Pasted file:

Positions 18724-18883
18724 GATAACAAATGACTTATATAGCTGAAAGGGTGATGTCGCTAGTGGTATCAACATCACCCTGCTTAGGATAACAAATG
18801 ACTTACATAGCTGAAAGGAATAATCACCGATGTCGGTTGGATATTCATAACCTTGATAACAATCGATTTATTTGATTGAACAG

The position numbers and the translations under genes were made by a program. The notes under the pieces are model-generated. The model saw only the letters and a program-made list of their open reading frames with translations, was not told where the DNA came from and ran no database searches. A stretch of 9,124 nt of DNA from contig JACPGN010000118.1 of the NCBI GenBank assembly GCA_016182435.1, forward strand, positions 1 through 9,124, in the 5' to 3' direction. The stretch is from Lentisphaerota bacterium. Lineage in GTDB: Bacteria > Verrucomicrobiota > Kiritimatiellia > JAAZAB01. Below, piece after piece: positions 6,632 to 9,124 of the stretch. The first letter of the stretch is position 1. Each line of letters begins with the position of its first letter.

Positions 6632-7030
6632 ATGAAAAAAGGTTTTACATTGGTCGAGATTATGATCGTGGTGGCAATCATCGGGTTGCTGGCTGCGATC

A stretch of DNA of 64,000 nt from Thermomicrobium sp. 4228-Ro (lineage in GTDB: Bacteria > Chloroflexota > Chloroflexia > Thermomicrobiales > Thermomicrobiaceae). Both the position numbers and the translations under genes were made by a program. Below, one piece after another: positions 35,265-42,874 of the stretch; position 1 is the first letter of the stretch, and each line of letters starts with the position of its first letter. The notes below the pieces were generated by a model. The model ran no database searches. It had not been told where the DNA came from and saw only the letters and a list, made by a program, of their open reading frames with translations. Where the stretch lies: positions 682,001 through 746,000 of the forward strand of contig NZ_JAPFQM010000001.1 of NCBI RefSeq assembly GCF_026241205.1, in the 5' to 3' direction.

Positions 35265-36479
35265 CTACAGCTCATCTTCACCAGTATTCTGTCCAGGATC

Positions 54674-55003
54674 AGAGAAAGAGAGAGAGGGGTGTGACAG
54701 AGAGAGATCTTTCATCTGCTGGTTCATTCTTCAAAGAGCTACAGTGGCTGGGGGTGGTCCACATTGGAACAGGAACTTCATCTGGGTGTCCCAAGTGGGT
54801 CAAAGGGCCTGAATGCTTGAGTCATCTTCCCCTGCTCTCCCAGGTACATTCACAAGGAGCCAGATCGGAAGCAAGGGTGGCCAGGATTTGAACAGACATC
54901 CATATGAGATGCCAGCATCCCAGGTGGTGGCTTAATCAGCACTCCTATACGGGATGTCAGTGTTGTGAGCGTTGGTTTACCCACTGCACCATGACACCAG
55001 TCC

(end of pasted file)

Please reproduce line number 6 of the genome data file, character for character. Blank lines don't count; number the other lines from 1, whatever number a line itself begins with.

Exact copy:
6632 ATGAAAAAAGGTTTTACATTGGTCGAGATTATGATCGTGGTGGCAATCATCGGGTTGCTGGCTGCGATC